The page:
In 2014, Superior Court Judge Robert Young set aside Horn’s convictions after more than a week of witness testimony. The state appealed the vacating of the conviction and in 2016 the Connecticut Supreme Court reinstated the conviction and Horn went back to prison. While he was out of prison for those two years, his attorneys said he got married and had a daughter.
McElligott said he’s confident a jury will find in favor of his client.
“I really think it’s everyone’s worst nightmare to be caught up in the jaws of the state for a crime you did not commit,” McElligott said. “This was a spectacular failure of the criminal justice system. Mr. Horn has always maintained his innocence, but he was surrounded by people for 17 years that did not believe him. He was surrounded by people who thought he was a liar and a murderer. I think a jury will be very empathetic to a person in that situation.”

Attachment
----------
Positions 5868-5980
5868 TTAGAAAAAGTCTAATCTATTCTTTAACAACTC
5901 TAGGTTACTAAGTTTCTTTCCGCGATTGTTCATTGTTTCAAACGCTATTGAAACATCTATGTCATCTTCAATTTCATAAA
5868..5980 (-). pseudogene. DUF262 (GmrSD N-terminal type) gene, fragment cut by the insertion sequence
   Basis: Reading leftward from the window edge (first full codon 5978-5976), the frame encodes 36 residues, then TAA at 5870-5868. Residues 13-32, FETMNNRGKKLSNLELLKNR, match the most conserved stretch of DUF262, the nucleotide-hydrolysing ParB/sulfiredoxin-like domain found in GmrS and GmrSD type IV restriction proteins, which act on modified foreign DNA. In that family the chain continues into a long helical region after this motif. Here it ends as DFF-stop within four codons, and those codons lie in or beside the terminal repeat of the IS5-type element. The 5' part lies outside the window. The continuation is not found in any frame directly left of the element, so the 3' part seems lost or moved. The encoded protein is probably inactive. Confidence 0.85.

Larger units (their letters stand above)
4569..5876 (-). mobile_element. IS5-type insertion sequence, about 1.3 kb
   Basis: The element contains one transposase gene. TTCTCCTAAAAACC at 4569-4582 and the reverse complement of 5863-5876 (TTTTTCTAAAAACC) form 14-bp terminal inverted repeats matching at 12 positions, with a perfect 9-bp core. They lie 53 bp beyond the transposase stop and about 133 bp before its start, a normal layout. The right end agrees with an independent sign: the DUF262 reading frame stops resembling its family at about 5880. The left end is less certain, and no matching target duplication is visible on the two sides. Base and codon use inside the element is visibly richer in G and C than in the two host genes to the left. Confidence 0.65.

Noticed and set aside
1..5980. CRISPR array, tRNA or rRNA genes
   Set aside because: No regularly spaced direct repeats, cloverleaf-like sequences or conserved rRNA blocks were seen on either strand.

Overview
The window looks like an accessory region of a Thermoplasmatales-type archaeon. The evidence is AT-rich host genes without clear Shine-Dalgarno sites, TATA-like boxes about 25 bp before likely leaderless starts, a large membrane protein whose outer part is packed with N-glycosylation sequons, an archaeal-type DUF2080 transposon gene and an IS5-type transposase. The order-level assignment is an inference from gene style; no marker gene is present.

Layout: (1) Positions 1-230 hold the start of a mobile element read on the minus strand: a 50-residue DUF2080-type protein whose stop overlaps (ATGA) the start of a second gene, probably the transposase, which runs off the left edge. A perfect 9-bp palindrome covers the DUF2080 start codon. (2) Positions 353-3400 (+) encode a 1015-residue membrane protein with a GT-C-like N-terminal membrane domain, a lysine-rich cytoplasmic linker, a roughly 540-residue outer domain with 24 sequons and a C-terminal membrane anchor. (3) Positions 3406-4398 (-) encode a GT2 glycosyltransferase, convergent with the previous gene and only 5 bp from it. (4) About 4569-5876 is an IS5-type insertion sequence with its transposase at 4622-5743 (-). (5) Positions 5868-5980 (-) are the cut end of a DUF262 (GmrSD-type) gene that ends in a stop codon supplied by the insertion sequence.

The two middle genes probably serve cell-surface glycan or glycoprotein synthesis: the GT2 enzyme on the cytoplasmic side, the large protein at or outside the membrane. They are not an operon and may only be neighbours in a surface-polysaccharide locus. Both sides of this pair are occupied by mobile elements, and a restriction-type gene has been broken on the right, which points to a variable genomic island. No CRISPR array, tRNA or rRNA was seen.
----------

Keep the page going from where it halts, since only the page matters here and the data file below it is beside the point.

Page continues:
Horn issued a statement through his attorneys soon after he was released.
The statement read: “What happened to me was not only a crime against me, it was a crime against humanity. I was falsely prosecuted and lied about by people who are supposed to be public servants. I suffered emotionally, and I was physically and mentally abused in prison.”
The next step in the case, McElligott said, is to depose witnesses, including the four named defendants. In addition to the city, Adger and Stephenson, also named is Leroy Dease, formerly a New Haven police detective and current investigator for the state, and Daryle Breland, also a former New Haven detective. Breland has since retired. Neither Dease or Breland responded to a request for comment Tuesday.
As of Tuesday afternoon, New Haven and the four defendants had not been assigned an attorney. New Haven Corporation Counsel John Rose Jr. referred all comment to Laurence Grotheer, director of communications for the office of the New Haven mayor. At press time, Grotheer had not responded to a request for comment.
Assisting McElligott on the matter are Koskoff Koskoff & Bieder’s Matt Blumenthal, and Ilann Maazel and Douglas Lieb of Emery Celli Brinckerhoff & Abady.